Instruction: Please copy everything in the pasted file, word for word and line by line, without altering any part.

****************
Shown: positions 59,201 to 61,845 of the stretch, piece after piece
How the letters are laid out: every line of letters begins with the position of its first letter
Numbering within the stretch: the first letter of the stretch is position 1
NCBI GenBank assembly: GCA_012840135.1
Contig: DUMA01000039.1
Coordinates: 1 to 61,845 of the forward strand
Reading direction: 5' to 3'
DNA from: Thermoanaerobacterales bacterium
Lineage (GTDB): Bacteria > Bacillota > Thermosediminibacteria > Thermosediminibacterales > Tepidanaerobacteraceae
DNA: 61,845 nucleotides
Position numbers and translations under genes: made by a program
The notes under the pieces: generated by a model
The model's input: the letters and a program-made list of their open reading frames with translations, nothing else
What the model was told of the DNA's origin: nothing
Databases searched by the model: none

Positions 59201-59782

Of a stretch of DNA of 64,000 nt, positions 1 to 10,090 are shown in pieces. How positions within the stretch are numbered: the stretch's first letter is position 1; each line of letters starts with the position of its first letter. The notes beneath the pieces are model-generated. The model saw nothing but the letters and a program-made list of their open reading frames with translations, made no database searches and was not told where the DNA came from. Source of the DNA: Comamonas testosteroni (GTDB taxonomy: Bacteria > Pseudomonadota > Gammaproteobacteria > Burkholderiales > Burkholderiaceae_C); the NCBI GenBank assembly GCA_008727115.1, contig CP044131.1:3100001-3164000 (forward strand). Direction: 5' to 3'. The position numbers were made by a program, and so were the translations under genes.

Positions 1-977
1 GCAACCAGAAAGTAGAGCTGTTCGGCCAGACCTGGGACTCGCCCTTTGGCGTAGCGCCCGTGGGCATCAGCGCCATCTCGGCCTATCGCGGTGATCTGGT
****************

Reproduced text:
Shown: positions 59,201 to 61,845 of the stretch, piece after piece
How the letters are laid out: every line of letters begins with the position of its first letter
Numbering within the stretch: the first letter of the stretch is position 1
NCBI GenBank assembly: GCA_012840135.1
Contig: DUMA01000039.1
Coordinates: 1 to 61,845 of the forward strand
Reading direction: 5' to 3'
DNA from: Thermoanaerobacterales bacterium
Lineage (GTDB): Bacteria > Bacillota > Thermosediminibacteria > Thermosediminibacterales > Tepidanaerobacteraceae
DNA: 61,845 nucleotides
Position numbers and translations under genes: made by a program
The notes under the pieces: generated by a model
The model's input: the letters and a program-made list of their open reading frames with translations, nothing else
What the model was told of the DNA's origin: nothing
Databases searched by the model: none

Positions 59201-59782

Of a stretch of DNA of 64,000 nt, positions 1 to 10,090 are shown in pieces. How positions within the stretch are numbered: the stretch's first letter is position 1; each line of letters starts with the position of its first letter. The notes beneath the pieces are model-generated. The model saw nothing but the letters and a program-made list of their open reading frames with translations, made no database searches and was not told where the DNA came from. Source of the DNA: Comamonas testosteroni (GTDB taxonomy: Bacteria > Pseudomonadota > Gammaproteobacteria > Burkholderiales > Burkholderiaceae_C); the NCBI GenBank assembly GCA_008727115.1, contig CP044131.1:3100001-3164000 (forward strand). Direction: 5' to 3'. The position numbers were made by a program, and so were the translations under genes.

Positions 1-977
1 GCAACCAGAAAGTAGAGCTGTTCGGCCAGACCTGGGACTCGCCCTTTGGCGTAGCGCCCGTGGGCATCAGCGCCATCTCGGCCTATCGCGGTGATCTGGT